Geophysical Monitoring, LLNL

Geophysical Monitoring


Dr. William R. Walter

Education and Professional Experience


Geophysics, University of Nevada, Reno



Physics, University of California – San Diego



Physics, Middlebury College


LLNL: Head of Geophysical Monitoring Programs and GS Associate Program Leader for Geophysical Detection (2008-Present). After working at LLNL for two summers while in graduate school, he joined LLNL as a postdoc in 1991.

Technical Career: Research geophysicist and author or co-author of more than 65 peer-reviewed publications.

Professional Interests

 Dr. Walter is the LLNL lab leader for the Ground-based Nuclear Explosion Monitoring (GNEM) R&D and the Nuclear Test Limitation (NTL) programs. He is also the LLNL point of contact for the Source Physics Experiments (SPE). He recently accepted the invitation to serve a three-year term on the National Research Council Board on Earth Sciences and Resources standing committee on Seismology and Geodynamics (COSG), and in January was elected to the Seismological Society of America Board of Directors. He served on the Seismic Subcommittee for the National Academy of Sciences Panel that issued a 2012 report updating the technical issues related to the Comprehensive Nuclear-Test-Ban Treaty (CTBT). In graduate school he collected seismic data from U.S. nuclear tests in Nevada and from the 1988 Soviet Joint Verification Experiment in what is now Kazakhstan. His research areas include: geophysics and seismology, seismic source physics, earth structure, tectonics, treaty verification and related policy issues.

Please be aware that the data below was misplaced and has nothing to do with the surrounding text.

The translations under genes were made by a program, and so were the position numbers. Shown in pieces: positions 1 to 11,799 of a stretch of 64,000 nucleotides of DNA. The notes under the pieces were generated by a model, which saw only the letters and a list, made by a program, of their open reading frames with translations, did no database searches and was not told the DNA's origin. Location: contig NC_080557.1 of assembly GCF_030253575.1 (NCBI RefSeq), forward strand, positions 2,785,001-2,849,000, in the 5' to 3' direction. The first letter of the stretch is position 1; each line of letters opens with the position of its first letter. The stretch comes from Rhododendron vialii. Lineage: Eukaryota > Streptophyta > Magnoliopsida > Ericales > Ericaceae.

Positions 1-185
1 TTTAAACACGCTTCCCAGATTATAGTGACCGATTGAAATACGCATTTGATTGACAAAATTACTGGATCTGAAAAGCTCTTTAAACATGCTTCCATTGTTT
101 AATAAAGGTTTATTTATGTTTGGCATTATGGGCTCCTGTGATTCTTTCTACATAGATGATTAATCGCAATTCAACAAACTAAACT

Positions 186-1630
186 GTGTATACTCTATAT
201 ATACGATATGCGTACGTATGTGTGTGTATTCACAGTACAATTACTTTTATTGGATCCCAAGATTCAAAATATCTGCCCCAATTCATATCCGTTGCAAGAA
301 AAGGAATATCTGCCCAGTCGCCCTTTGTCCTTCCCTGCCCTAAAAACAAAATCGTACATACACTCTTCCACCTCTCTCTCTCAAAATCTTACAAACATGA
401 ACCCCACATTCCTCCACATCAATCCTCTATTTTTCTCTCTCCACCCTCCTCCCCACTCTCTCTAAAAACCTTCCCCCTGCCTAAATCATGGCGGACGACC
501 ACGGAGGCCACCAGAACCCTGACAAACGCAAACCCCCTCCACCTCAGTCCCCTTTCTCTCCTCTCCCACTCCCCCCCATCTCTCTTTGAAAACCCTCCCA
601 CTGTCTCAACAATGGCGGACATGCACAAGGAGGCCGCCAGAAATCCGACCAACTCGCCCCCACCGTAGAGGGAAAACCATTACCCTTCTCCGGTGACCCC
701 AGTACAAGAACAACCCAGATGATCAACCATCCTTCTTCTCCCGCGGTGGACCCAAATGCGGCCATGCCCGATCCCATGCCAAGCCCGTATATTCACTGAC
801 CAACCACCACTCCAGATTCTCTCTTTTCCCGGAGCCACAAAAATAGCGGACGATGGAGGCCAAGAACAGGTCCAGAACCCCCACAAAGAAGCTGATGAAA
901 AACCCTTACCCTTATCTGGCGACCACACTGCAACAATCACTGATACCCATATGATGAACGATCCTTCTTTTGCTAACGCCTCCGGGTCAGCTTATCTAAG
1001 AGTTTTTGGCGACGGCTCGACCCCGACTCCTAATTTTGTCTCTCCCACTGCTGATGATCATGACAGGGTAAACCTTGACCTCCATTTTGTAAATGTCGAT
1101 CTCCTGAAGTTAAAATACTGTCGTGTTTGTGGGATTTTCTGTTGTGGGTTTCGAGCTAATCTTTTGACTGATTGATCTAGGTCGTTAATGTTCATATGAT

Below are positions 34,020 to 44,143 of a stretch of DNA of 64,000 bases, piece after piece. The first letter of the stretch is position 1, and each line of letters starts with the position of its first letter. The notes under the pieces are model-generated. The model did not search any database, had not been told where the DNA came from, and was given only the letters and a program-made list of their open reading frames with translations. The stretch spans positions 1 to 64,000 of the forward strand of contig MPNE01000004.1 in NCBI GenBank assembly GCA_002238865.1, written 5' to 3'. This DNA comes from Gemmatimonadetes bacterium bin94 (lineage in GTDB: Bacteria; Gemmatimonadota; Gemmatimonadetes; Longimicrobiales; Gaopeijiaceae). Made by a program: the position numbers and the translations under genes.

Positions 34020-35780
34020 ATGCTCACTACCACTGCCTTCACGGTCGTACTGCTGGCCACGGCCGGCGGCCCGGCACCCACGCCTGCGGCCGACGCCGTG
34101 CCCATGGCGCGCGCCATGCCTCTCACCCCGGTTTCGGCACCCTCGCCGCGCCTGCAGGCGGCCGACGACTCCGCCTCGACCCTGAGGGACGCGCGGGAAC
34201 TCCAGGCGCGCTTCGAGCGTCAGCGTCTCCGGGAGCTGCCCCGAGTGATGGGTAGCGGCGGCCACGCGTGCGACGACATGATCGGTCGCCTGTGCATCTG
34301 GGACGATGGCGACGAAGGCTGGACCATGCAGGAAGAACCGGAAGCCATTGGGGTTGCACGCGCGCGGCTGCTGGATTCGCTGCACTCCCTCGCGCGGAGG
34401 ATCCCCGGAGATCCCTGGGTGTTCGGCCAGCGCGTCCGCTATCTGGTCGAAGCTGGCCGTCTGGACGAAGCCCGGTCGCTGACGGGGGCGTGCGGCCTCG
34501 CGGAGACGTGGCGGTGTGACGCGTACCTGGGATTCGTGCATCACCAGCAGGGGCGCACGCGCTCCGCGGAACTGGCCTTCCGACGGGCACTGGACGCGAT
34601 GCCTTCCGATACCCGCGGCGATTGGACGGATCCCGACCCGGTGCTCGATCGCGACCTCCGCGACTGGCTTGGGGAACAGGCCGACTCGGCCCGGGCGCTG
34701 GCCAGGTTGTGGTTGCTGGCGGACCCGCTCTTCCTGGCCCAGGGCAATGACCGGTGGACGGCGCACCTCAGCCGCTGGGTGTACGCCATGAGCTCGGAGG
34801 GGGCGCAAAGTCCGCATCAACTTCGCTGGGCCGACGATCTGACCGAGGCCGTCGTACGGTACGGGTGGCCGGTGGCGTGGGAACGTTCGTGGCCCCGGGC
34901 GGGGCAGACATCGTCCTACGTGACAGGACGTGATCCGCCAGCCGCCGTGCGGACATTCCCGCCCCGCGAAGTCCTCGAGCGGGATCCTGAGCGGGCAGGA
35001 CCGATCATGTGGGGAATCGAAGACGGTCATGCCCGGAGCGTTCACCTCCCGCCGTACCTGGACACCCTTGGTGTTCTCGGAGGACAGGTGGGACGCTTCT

Lawrence Livermore National Laboratory scientists are engaged in a variety of research topics related to geophysical monitoring for underground nuclear explosions where there are opportunities for collaboration with students and postdocs.  These research topics include:

  • New algorithm and Earth Model development – to improve the capability to detect, locate and identify nuclear explosions amidst various background sources including natural earthquakes, man made industrial blasts and other signals.  
  • Finite difference simulations and “big data” analysis techniques on large volumes of historical and streaming real-time data employing LLNL supercomputing resources.
  • The analysis of seismo-acoustic and other data types from ongoing field experiments, including the Source Physics Experiment (SPE) and Underground Nuclear Explosion Signature Experiments (UNESE).